Following the death of 26-year-old Christian missionary John Allen Chau, who was killed by tribespeople on India’s remote North Sentinel Island, bizarre details have come to light about his preparation ahead of making contact.
He must have known he was in for a dangerous reception, as he trained at an intensive three-week camp that included fake spears and blindfolding.
The details were first reported by the New York Times, with this below from Business Insider:
The three-week training, run by a group called “All Nations in Kansas,” seemed tailor-made for the mission that Chau would eventually embark on. One notable exercise included being blindfolded, dropped off in a remote location, and encountering a faux-tribe that carried fake spears and spoke gibberish.
According to Chau’s journals that were reviewed by The Times, the missionary had seemingly structured his life around his final trip – attending a linguistics institute, becoming an EMT, and embarking on numerous training trips that gave him practice hiking, swimming, and climbing.
Chau had even prepared an “initial contact response kit” containing forceps that were meant to remove any arrows shot at him.
Imagine being so desperate to impose your religion and way of life on others that you fly across the world and head to a remote island?
Apparently, he first heard of the North Sentinelese people via ‘The Joshua Project’, which is “a research initiative seeking to highlight the ethnic people groups of the world with the fewest followers of Christ”.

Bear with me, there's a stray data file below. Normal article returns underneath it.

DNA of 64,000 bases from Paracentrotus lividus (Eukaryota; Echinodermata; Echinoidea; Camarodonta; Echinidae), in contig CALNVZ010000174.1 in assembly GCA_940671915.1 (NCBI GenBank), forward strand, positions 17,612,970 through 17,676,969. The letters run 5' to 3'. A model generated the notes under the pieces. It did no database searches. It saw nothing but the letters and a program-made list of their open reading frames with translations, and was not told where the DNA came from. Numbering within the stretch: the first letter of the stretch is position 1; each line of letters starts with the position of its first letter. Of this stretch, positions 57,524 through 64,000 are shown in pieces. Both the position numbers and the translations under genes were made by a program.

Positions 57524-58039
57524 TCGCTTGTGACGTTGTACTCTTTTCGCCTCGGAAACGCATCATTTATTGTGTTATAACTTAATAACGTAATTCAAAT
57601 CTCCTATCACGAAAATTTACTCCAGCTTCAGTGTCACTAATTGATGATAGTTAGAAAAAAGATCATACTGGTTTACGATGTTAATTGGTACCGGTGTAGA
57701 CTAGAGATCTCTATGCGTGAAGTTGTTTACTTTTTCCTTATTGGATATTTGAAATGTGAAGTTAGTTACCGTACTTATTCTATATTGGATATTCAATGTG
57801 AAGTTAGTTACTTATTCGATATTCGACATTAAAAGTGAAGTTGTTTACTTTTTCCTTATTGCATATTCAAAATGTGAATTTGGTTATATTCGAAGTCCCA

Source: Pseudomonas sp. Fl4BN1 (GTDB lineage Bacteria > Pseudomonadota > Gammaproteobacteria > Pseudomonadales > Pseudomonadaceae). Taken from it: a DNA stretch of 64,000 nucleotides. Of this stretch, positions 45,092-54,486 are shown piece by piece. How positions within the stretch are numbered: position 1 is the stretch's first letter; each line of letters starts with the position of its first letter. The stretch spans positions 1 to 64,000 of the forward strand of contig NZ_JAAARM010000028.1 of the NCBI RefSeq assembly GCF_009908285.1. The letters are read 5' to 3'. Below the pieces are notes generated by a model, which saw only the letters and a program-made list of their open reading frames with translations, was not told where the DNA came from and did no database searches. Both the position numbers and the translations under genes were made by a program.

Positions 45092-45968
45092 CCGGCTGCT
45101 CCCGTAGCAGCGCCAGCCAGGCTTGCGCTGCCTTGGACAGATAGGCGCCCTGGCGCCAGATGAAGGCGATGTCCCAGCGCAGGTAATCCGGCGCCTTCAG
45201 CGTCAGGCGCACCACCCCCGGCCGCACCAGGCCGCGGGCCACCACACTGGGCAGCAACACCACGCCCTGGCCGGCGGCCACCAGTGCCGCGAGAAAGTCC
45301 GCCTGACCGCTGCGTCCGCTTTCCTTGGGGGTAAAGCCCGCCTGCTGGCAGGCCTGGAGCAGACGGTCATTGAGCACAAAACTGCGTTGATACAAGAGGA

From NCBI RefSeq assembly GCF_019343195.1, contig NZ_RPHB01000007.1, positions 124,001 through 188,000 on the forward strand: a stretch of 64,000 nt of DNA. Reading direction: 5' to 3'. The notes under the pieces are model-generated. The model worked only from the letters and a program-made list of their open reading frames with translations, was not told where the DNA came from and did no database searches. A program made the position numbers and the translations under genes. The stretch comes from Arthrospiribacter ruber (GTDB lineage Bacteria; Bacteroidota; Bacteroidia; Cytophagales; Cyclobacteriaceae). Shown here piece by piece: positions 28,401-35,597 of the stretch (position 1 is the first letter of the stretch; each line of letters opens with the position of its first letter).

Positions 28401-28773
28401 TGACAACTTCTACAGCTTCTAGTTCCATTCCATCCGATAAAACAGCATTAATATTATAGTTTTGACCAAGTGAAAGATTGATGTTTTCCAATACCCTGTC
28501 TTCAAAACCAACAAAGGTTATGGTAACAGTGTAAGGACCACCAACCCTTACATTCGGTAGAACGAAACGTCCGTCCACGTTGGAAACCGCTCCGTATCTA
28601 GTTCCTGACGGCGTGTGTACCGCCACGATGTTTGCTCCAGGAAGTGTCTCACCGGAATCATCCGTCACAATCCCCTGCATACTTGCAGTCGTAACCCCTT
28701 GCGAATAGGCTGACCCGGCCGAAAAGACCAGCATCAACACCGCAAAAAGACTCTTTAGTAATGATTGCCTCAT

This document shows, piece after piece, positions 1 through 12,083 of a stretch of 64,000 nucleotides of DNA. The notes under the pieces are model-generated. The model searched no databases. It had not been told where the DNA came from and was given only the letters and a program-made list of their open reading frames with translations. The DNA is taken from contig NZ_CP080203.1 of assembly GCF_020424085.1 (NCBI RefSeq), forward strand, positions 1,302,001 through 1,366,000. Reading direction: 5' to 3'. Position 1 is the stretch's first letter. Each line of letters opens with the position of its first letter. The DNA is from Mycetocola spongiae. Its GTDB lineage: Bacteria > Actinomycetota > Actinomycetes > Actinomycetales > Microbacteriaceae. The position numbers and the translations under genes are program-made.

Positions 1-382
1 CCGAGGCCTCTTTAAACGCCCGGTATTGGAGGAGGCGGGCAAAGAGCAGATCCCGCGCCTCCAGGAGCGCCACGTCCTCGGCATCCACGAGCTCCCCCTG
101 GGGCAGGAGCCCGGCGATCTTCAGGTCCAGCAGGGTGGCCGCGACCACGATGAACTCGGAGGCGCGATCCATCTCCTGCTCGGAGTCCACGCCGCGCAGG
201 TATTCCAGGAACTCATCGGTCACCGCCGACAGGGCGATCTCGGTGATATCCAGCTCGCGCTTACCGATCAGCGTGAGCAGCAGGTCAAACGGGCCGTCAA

Their website greets you with these stats:
Yes, there is also an app which allows you to pray for “the unreached”:
Despite being warned numerous times about the dangers of making contact with the Sentinelese people (and the fact that coming into contact with remote tribes often has a terrible ending), John soldiered on:
Chau was repeatedly warned that he could be killed and was aware of previous killings that had occurred on the island. However, he seemingly was convinced he could survive, according to interviews with friends. Chau believed his smaller size (about 1.7m tall and weighing just shy of 60kg) might make him less intimidating than previous travellers to the island who were killed.
Chau’s friends told The Times that his plan was to eventually learn the North Sentinelese language (which no one outside the island has ever been recorded to have learned), teach the natives about the Bible, and stay for multiple years.
Before his mission, Chau isolated himself for 11 days, which is a point of dispute between authorities and friends. According to police, his isolation was a means of hiding, but friends reportedly say that Chau was avoiding germs and sickness to protect the islanders whose immune systems would be more susceptible to modern illnesses.
You know what really would have protected them? Staying away altogether.
I’m sure he meant well, but perhaps this will serve as a lesson to others seeking to impose their will where it is not wanted and does not belong.
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